Wayne Madsen: I think what they're looking at is, when Trump says he's going to send aid to refugees […] the US is looking at the countries on the border of Venezuela, Colombia and Brazil, as staging grounds for some sort of intervention. It may not be with US troops but it could be with arming Venezuelan opposition forces, and of course they're looking for a revolt in the Venezuelan military, which, of course, has not happened and I'm wondering if it ever will. That's the strategy of the CIA right now, to see if they can get some Venezuelan military commanders to join the opposition against President Maduro, and those actions would obviously be launched from border regions, in Colombia and Brazil.

READ MORE: Journalist: US Would Be Willing to Move Ahead with Military Action in Venezuela

Sputnik: What's your take on the proposals to hold early elections in Venezuela? How economically sufficient would it be to hold a new ballot?

Wayne Madsen: President Maduro has indicated he is interested in that; let's see how interested the US-supported opposition is in accepting any proposals to defuse the situation. You know, the economic situation wasn't brought on by President Maduro, it was brought on by previous US administrations which economically strangled Venezuela through embargoes and all kinds of other actions against the Venezuelan economy, it's the same strategy being used now against Nicaragua and Cuba too.
Unfortunately, with sanctions and embargoes, the people that suffer the most are the Venezuelan people; obviously, there are shortages of basic commodities and it's also affected the Venezuelan oil industry, where they're hamstrung as far as exports are concerned. So we saw his power grab, of course, of the Venezuelan state oil company's major asset in the United States — Citgo, the gasoline company, and Venezuela, what can they do? They can try to take the US to the World Court, but that's a little too late at this point in time with the problems we see in the country, in Venezuela.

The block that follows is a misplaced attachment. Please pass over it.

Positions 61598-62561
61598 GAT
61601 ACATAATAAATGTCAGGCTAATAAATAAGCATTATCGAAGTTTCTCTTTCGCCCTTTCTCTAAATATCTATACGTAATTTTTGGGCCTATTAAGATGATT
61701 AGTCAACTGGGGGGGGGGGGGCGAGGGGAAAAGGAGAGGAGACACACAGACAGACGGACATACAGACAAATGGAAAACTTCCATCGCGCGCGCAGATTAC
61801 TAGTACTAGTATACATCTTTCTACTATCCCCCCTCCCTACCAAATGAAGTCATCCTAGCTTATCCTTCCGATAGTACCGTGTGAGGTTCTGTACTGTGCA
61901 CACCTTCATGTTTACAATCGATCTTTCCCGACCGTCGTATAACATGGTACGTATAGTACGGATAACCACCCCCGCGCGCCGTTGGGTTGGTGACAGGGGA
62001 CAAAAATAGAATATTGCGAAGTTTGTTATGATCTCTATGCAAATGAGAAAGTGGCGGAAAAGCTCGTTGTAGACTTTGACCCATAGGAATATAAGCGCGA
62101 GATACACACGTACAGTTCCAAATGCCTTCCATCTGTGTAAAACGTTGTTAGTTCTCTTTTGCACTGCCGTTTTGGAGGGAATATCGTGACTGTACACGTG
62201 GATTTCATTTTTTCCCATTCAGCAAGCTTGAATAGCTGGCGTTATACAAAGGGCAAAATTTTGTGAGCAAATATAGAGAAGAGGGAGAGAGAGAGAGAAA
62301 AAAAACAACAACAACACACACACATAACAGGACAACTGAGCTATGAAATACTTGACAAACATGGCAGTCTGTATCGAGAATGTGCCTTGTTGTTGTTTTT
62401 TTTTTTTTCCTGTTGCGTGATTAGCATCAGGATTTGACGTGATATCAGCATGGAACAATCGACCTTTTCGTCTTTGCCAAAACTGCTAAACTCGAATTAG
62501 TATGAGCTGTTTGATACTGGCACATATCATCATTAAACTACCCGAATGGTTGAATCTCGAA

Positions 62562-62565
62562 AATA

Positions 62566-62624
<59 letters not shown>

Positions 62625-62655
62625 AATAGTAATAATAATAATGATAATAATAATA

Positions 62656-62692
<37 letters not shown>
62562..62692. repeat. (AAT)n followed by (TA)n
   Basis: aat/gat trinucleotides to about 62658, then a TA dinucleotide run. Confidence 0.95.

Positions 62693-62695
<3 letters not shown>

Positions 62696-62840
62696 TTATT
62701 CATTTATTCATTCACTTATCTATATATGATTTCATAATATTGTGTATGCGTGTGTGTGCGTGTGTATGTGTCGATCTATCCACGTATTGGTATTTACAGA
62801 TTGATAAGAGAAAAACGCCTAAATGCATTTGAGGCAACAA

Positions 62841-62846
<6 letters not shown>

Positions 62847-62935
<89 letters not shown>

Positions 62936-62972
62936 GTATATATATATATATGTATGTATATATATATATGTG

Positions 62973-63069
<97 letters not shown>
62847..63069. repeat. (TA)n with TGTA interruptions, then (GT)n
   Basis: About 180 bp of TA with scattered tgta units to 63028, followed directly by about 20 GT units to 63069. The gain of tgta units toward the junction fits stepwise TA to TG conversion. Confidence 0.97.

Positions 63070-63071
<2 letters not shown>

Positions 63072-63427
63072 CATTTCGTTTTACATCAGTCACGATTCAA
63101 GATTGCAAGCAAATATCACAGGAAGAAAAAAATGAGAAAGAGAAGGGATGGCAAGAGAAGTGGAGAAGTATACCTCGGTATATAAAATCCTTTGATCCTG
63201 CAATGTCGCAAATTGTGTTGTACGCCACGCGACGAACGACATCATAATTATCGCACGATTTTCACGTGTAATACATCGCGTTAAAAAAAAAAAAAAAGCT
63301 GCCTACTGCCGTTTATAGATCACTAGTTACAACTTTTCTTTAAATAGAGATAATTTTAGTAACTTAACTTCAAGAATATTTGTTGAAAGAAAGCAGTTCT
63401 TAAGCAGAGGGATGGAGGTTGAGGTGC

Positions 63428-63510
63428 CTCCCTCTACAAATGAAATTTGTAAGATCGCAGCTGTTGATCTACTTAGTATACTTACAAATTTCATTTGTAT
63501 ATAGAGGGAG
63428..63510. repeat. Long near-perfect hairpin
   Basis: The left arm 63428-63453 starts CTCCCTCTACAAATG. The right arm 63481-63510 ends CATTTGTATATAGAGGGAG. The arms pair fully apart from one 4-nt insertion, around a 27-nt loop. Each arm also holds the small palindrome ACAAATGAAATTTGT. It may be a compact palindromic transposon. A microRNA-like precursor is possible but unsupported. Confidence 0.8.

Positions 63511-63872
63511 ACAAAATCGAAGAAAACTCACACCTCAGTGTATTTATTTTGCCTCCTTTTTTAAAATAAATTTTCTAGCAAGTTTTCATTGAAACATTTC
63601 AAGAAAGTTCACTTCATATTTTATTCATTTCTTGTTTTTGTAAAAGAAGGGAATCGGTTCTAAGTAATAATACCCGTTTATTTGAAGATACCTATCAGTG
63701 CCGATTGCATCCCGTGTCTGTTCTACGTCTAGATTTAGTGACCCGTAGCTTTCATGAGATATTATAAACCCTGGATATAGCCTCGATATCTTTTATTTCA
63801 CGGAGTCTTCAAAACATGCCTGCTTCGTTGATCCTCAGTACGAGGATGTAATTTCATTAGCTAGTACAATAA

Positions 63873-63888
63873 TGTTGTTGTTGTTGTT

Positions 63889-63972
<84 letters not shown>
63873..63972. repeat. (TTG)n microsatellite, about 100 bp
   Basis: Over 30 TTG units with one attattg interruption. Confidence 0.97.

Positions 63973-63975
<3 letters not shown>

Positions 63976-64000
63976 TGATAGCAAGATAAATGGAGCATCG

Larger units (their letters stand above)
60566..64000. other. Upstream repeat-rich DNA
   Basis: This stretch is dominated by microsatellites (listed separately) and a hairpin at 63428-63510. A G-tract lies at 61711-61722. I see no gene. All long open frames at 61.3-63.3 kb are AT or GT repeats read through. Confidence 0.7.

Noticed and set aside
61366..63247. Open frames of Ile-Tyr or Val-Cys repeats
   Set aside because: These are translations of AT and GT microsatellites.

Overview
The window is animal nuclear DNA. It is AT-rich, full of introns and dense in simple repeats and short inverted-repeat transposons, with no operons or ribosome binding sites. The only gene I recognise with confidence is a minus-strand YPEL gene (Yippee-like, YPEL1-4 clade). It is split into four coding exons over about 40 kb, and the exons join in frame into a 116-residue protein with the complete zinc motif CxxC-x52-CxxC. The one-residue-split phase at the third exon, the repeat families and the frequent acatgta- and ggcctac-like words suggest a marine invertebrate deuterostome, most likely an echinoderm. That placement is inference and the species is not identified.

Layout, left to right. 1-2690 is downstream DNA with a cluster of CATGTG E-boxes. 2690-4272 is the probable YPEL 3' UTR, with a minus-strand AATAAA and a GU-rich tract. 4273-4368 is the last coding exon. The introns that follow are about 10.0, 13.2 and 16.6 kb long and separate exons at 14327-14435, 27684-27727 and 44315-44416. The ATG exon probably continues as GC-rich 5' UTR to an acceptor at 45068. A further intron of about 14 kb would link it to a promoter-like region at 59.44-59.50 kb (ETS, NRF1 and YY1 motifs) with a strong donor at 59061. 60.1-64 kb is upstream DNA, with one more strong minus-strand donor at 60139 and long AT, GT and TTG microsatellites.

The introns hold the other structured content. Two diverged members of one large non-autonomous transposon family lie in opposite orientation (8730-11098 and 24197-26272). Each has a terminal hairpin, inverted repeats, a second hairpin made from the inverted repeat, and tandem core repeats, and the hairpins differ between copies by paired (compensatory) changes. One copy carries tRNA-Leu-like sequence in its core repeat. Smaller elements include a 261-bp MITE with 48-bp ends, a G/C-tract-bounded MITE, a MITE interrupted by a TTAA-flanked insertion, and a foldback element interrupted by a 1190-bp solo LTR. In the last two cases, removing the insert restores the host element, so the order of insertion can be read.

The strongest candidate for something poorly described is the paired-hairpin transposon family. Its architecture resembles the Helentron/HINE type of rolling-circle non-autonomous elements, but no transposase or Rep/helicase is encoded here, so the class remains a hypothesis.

Sputnik: For the man on the street who doesn't really know much about Venezuela except for the fact that it's the country with the largest-known oil reserves, it is mind-boggling that it's plagued by so many economic woes, so how could we break down for our listeners what factors are at the core of Venezuela's economic troubles?

Opposition protesters in Venezuela shut down highways, bridges and other infrastructure as pressure mounts on President Nicolas Maduro to resign in favor of new elections - Sputnik International